Thursday, May 5, 2011

From the Age of Innocence to The Age of Confirmation: Why do We Question Bin Laden's Death.


If there once was an age of innocence, I would say we now live in the age of confirmation.  It is as if the “Show Me” state mentality of Missouri has spread across the entire nation.  I came to this realization not from the Bin Laden photo scandal, but from a personal anecdote.  You see, I was waiting at the vending machine as a young lady struggled to get it to take her money.  Once the full sum was accepted, she entered her selection into the key pad.  An immediate gasp of shock and disappointment came from her mouth as the wrong item was dispensed.  The machine was not in error, rather, the young lady had pressed the wrong keys.    Her mistake was immediate and irreversible.   The spectacle got me thinking, why so much shock.  And then I realized that she, like myself, sits in front of a computer all day.  All day long, whenever she is tries to execute a command of some sort, she is always given the choice “Are you Sure you want to ….” , “Please confirm….”.  She has gotten used to having that fail safe available before she makes a decision, so when she put her money into the vending machine, she wasn’t very careful to enter the correct choice because she has become used to having to provide confirmation. 
The same process that causes a person to become lax when entering information is the same process that is causing conspiracy theories to run rampant.  Conspiracy theories are nothing new, from Elvis’ birth to JFK’s assassination, our country loves a conspiracy.  Ever since 9/11, however, I would say that the conspiracy theorist is going more and more mainstream.   At first, you could blame the internet for providing an undisputed forum for any persons theories.  People can even use any number of software programs to alter video and sound.  I for one, never believe a shocking internet video because I know there are professionals that put these things out.   Over the last 3 years, we have been dealing with the Obama birth certificate movement.  For some reason, the conspiracy around Obama’s birth never died down as he had hoped.  In fact, the movement only grew and grew to the point that the President had to provide full documentation.  And now that documentation itself is suspect.  The former “birther” movement has now evolved into the “deather” movement regarding the death of Osama Bin Laden.  
Until this afternoon, I wanted to believe such paranoia existed because of the mistrust of our President and government in general.  Three minutes in front of a vending machine has changed my mind.  I now believe that it is because of the subconscious imprinting of millions of computer users that is the cause.  It is like a ludivigo treatment from “A clockwork Orange”, only we don’t have to have our eyes propped open.  Every few minutes, we are asked “Are we sure”.   Every few minutes, we are asked to “Confirm” something.  After each of these actions, we are told it will be “okay”.   If I’m asked to confirm and be sure of everything I do, it is easy to believe that I would apply that to others.  For example, a President announces that somebody has died.  Our first question is “Are you sure”, and “please confirm”, after which we will be okay with the announcement.  It has just become second nature at this point.  And when it doesn’t happen, our natural response is to “cancel” what is said.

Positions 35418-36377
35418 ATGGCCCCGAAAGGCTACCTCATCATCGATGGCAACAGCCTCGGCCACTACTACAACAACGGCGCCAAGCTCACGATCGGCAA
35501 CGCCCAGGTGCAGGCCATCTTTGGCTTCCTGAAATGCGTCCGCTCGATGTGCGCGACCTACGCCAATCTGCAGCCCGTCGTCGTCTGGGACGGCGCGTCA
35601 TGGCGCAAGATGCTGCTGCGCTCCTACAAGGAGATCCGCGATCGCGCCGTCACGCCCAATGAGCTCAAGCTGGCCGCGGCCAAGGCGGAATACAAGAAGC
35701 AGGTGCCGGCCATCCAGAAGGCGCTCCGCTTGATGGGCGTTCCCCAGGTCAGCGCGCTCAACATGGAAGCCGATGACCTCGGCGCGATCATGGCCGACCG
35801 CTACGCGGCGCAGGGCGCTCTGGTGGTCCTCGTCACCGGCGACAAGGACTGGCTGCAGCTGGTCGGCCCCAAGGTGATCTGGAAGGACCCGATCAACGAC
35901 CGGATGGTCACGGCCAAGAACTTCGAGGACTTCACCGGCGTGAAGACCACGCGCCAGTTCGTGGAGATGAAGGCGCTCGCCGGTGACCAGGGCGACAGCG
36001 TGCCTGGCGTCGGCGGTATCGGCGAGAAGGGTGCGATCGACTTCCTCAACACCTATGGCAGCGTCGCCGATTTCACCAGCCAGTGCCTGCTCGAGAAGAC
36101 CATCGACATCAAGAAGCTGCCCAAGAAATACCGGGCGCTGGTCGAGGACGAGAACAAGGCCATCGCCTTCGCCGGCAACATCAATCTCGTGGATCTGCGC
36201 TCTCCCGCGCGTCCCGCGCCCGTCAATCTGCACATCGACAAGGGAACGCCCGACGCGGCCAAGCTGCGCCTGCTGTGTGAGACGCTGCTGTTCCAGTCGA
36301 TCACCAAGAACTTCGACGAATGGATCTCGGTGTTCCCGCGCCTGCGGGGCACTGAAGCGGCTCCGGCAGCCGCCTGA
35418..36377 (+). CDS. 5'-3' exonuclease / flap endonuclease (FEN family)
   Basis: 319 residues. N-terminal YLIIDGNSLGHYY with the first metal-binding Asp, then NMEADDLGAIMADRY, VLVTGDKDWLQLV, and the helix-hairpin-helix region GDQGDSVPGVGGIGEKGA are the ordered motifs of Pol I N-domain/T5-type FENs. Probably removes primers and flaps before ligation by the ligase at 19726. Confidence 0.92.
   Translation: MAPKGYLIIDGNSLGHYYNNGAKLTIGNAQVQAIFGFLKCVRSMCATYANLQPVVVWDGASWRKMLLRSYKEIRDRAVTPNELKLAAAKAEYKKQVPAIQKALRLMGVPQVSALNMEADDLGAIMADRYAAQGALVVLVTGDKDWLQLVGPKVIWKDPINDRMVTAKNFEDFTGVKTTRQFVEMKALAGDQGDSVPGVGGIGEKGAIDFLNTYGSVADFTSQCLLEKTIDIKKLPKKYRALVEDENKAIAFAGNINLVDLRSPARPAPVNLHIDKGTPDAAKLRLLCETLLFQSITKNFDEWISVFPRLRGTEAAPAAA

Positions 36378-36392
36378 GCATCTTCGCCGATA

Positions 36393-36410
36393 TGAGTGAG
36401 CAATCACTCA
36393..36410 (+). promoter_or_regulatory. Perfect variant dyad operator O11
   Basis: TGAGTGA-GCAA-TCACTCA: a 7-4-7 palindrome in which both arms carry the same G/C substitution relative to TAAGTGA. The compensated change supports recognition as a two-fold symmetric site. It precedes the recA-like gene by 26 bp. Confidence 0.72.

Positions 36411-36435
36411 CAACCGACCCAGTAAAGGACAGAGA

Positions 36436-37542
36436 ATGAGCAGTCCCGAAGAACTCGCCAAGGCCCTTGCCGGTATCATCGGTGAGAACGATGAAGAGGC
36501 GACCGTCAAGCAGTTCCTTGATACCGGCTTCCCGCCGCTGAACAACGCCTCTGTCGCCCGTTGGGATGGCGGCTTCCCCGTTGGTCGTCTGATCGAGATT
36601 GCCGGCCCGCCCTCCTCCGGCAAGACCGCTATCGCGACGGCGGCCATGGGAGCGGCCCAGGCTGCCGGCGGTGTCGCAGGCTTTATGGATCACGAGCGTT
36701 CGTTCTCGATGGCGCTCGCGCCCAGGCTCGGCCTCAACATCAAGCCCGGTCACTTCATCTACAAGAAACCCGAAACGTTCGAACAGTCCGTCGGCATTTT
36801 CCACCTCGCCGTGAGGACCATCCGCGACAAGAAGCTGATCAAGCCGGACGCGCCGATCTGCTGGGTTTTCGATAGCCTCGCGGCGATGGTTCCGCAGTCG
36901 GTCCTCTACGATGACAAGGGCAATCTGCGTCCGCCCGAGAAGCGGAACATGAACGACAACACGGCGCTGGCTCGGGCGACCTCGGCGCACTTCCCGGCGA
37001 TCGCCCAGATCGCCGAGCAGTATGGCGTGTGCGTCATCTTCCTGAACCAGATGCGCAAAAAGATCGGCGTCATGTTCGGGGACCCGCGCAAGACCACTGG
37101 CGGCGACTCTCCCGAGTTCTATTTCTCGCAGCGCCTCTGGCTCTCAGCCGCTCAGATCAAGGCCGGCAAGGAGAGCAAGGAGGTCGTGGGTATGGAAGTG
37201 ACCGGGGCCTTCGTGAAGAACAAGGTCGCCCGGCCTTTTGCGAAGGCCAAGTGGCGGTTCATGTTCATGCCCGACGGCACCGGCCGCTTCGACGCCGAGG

Now that you have read my theory, don’t you want some sort of confirmation.  Didn’t you ask yourself, “is he sure”, and thus I have proven my theory.

Tuesday, May 3, 2011

Operation Bin Laden Movie

I think the story of Bin Laden’s death is worthy of a movie.  I don’t think the plot would be very difficult and would offer a perfect story arc for the 9/11 tragedy.  Here is my idea.

The movie opens with news footage of the twin towers being attacked and collapsing.   It continues with footage of people sifting through the rubble culminating in the George Bush speech through the blow horn.  Next, flash to a special operations mission in Tora Borra Afghanistan where troops are closing in on Bin Laden, only to come up empty handed.  So we begin with failure, now we swing the story to a slowly building success story, beginning with the capture of KSM and others, along with their interrogations.  The next 30 to 40 minutes of the movie shows the intelligence cat and mouse games that were played out over 8 years.   Finally, we come to September 2010 when we finally know where Bin Laden is located.  The key to this story is that no presidential administration is ever mentioned.  The story only focuses on the foot soldiers doing the work.  We never see generals or secretaries or presidents.  This is a grunt perspective movie.   So, now the plan for Bin Laden’s death is put together, we then see life in Afghanistan for the seal time that carries out the final mission.  We get to know who these guys are.  There needs to be some real character development done.  We need to know the hardships their families back home endure.  We need to know why they do what they do.  We need to know the pain they have suffered during the war.   Since they have a plan, the movie will then focus on the training and training and training.  The culmination of the movie would be a 40 minute play by play of the actual operation in the tradition of the TV show 24 where 40 minutes will mean an actual 40 minutes.  The finale of the movie will show the body of Bin Laden splashing into the sea.  We will trace its descent deeper and deeper into the darkness as the credits roll and there is silence.   

Sunday, May 1, 2011

Osama Bin Laden Killed by US Action

This is not the end, nor is it the beginning of the end, this is the end of Bin Laden.  I wish his death meant the same to the fight against terrorism as the death of Hitler meant to the end of the Third Reich.